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Bulky. Clunky. Cumbersome. Restrictive. Heavy. Robotic. When you think of exoskeletons and medical garments, the first adjectives that come to mind aren’t usually positive. In the world of physical therapy, even the best rehabilitation program in the world can’t produce results if it’s not followed correctly.
And that’s exactly what was happening for parents whose children experience developmental delays, which are detrimental both physically and socially. They struggle with mobility of their limbs resulting from a multitude of conditions from Down syndrome to brain injuries to hemiplegia to arthrogryposis. If a baby can’t use her arms, she can’t learn to crawl, walk, gesture, self-feed — the list goes on and on.
These delays can snowball and put these children behind their peers throughout childhood. Traditional solutions are made of metal or hard plastic materials.
For parents of children with developmental delays, dressing them in uncomfortable devices that make them stand out from their peers is a constant struggle. Kids don’t want to wear it and parents don’t want a constant battle. It’s exhausting for everyone involved. Therefore, many of the exoskeletons simply don’t get used often enough to make an impact.
Michele Lobo, assistant professor of physical therapy at the University of Delaware, decided to act. She created exoskeleton and other devices that are light, comfortable and effective. They’re appropriately dubbed Super Suits.
“Super Suits is an umbrella of projects. It entails everything from low-tech, adaptive clothing to custom-designed exoskeletons that kids can put on and take off more easily,” explains Lobo. “They like how it looks and it fits them better.”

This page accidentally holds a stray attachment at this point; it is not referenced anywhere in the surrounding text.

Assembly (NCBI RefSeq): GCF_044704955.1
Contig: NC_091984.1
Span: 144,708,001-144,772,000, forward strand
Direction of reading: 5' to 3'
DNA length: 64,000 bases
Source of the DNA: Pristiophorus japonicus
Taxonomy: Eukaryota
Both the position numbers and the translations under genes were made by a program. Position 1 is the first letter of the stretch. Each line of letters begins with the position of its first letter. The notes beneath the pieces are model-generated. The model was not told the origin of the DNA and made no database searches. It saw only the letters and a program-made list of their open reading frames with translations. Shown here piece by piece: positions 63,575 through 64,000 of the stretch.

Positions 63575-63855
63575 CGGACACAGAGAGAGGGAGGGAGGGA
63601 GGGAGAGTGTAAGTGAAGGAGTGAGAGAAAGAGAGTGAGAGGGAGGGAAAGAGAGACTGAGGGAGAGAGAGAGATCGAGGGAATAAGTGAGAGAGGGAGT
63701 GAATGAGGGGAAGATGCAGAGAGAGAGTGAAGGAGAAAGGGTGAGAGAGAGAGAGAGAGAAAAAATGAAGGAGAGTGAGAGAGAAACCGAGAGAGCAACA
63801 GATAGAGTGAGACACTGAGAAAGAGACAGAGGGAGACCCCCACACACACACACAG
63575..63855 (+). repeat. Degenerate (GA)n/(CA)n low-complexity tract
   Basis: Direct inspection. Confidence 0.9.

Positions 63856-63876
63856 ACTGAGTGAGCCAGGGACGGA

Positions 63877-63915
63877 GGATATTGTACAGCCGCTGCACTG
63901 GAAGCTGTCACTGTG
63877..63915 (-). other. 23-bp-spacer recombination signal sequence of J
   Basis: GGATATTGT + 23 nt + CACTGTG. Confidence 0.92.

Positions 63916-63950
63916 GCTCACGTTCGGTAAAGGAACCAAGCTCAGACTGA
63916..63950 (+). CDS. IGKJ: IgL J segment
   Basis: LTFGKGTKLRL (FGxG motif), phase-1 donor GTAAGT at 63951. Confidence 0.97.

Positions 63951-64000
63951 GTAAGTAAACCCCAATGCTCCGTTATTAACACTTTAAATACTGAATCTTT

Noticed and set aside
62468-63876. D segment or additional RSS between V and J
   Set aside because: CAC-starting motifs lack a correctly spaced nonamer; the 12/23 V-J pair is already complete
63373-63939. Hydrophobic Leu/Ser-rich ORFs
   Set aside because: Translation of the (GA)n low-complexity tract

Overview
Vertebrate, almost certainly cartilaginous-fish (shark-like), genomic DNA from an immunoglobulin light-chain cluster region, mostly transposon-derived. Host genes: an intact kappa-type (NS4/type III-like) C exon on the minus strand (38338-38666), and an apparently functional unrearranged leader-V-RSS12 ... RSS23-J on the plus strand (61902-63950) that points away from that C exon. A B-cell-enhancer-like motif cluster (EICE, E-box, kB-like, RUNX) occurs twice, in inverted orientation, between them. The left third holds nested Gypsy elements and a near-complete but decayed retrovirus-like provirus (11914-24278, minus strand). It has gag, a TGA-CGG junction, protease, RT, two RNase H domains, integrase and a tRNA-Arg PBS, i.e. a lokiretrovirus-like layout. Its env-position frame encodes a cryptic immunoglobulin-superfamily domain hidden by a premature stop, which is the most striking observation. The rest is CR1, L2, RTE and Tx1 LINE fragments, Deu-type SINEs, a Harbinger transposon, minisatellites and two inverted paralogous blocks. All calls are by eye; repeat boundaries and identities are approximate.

One of the Super Suits is an exoskeletal garment called the Playskin Lift. Flexible mechanical inserts made of piano wires slip into the vinyl tunnels under the sleeves, providing the child's arms with additional support. This increases the child’s reaching space while improving object exploration and learning outcomes.
Preliminary results showed not only an assistive effect, immediately improving arm and hand functioning, but also a rehabilitative effect, meaning the child's strength and abilities improved over time. This is the world’s first exoskeletal garment created for rehabilitation and it is custom-made for every child.
“The Playskin Lift is an anti-gravity device that gives the child’s arms lift and support,” says Iryna Babik, a postdoctoral physical therapy researcher. “We take the family’s preferences into account — soft stretchable spandex versus breathable power-mesh, onesie versus shirt style and the choice of expressive versus discrete designs. All of our devices are the result of co-designing with the families.”
Guess what other adjective describes these Super Suits? Fashionable. Yes, fashionable. Lobo and company forged a stylish, interdisciplinary partnership.
In the Move To Learn (M2L) Innovation Lab inside the Health Sciences Complex on the University of Delaware’s Science, Technology and Advanced Research (STAR) Campus, physical therapists, psychologists and engineers are flanked by Martha Hall, a fashion and apparel studies Honors alumna.